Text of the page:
No single medicine is helpful in all persons with RLS. It may take several changes in medicines and dosages to find the best approach. Sometimes, a medicine will work for a while and then stop working.

Some medicines may not be safe for pregnant women.

Specific medicines

Medicines used to treat Parkinson’s disease also are used to treat RLS. Even though these medicines help reduce RLS symptoms, and secondary RLS may be associated with Parkinson’s disease, RLS is not a form of Parkinson’s disease. The medicines help reduce the amount of motion in the legs. Several of these drugs are listed below:[3]

  • Levodopa
    • Is best used to treat mild cases of RLS
    • Is short-acting
    • Works for a while but does not work long term in most people
  • Dopamine agonists (pergolide, pramipexole, and ropinirole)
    • Are used to treat moderate and severe cases of RLS
    • Are used to treat mild cases of RLS if levodopa stops working
    • Are long-acting

The U.S. Food and Drug Administration recently approved ropinirole to treat moderate to severe RLS.

Other medicines may be used to treat RLS, including the following:

  • Narcotics (strong pain-relieving medicines):
    • Used most often when symptoms are severe
    • May be used in people who don’t respond to dopamine agonists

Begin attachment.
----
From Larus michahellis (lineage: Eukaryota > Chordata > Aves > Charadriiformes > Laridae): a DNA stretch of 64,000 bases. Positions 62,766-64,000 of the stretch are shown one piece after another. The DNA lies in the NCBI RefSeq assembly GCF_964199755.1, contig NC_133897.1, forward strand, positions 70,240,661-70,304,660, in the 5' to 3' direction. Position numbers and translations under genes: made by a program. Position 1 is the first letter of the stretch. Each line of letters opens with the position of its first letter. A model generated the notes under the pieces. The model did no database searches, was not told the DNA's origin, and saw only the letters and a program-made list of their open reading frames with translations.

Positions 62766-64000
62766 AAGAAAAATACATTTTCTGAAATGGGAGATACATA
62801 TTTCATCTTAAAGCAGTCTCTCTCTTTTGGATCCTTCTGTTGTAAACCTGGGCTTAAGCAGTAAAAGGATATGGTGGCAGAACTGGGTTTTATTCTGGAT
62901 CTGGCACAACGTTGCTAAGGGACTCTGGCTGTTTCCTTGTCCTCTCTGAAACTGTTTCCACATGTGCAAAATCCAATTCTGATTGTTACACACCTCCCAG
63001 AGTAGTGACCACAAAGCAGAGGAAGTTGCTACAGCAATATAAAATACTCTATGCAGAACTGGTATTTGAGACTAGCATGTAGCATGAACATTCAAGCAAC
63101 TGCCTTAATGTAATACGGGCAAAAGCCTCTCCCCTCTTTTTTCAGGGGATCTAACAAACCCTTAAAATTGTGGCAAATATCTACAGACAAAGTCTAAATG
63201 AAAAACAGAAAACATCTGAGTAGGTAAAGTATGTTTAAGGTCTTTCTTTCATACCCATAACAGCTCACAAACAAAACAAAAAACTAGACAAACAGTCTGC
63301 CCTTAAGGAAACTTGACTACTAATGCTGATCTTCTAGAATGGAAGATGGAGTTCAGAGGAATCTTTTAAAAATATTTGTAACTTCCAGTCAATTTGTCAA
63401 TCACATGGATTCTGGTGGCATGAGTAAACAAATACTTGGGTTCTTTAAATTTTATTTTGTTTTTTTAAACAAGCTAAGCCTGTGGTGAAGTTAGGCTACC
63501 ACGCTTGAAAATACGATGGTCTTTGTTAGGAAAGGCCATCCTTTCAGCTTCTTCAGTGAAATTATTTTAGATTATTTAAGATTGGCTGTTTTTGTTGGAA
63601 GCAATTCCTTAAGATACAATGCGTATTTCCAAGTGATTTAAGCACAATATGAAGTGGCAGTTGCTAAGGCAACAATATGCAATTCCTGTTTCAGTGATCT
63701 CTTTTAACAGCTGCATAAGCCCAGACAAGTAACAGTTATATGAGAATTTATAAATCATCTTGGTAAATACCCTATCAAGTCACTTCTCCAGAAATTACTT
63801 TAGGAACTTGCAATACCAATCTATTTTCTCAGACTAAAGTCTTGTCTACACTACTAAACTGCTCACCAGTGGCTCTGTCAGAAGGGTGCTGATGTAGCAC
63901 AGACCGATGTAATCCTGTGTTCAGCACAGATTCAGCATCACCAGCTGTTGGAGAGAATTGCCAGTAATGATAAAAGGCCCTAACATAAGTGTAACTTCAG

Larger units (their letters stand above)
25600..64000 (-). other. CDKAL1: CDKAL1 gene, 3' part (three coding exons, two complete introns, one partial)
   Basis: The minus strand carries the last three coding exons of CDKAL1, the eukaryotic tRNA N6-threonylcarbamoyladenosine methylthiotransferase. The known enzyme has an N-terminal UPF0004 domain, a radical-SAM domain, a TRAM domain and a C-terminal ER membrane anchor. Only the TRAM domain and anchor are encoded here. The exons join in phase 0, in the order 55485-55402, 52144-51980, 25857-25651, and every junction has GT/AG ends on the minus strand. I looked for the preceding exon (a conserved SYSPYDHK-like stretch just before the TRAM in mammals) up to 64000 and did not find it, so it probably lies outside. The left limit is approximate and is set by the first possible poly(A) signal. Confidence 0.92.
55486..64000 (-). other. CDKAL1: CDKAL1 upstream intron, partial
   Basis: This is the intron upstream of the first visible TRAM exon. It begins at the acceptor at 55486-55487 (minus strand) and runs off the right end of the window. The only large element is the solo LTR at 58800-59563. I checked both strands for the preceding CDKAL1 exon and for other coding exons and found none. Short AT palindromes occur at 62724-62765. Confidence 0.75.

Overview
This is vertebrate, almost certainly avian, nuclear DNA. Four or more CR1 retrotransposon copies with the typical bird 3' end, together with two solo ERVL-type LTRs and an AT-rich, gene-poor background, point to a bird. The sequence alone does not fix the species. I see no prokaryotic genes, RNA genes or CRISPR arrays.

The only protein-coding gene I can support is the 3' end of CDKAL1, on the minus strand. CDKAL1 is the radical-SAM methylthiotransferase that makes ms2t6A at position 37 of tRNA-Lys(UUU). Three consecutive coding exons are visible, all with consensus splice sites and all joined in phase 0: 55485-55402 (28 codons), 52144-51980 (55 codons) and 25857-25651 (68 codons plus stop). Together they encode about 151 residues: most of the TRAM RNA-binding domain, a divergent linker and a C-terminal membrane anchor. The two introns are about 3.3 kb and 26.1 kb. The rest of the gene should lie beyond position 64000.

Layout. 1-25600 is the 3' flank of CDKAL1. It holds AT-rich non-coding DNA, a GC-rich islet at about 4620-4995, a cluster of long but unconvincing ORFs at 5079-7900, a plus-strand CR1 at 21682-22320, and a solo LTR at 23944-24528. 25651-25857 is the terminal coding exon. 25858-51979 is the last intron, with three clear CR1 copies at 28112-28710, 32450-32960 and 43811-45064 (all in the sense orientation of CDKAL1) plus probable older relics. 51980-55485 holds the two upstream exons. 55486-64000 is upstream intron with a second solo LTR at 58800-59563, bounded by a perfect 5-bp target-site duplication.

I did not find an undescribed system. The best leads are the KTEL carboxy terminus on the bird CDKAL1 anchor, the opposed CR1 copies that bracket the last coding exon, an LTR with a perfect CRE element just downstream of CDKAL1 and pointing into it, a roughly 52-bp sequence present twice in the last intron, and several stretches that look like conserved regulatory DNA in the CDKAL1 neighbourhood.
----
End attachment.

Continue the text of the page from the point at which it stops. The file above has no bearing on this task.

• Benzodiazepines (sedatives):
    • Help with falling asleep
    • May cause daytime sleepiness
    • Are not recommended for people with sleep apnea and for older persons
  • Anticonvulsants (medicines used to treat epilepsy: gabapentin, carbamazepine, and valproate). These types of medicines are considered when dopamine agonists fail. They are most effective in persons with daytime and evening symptoms, as well as sleep-onset symptoms, and in those who describe the unpleasant feelings in the legs as painful.
  • Iron supplements, if iron deficiency appears to be contributing to RLS. Iron supplements should only be used if recommended by a doctor.

Living With Restless Legs Syndrome

Restless legs syndrome (RLS) is often a lifelong condition. The symptoms may come and go frequently or disappear completely for long periods of time. They may get worse over time. Lifestyle changes and medicines can help control and relieve the symptoms of RLS. For severe symptoms, ongoing medicines may be needed.

RLS that occurs during pregnancy usually improves or disappears within a few weeks after delivery.

Clinical Trials

For a list of American government-sponsored clinical trials researching Restless Legs Syndrome, click here.


  1. Phillips B, Young T, Finn L, Asher K, Hening WA, Purvis C. Epidemiology of restless legs symptoms in adults. Arch Intern Med 2000;160: 2137-41. Full Text
  2. 2.0 2.1 Trenkwalder C, Seidel VC, Gasser T, et al. Clinical symptoms and possible anticipation in a large kindred of familial restless legs syndrome. Mov Disord. 1996;4:389–94. Full Text
  3. Cotter PE and O'Keeffe ST. Restless leg syndrome: is it a real problem? Ther Clin Risk Manag. 2006 December; 2(4): 465–475. Full Text

External Links

National Heart Lung and Blood Institute: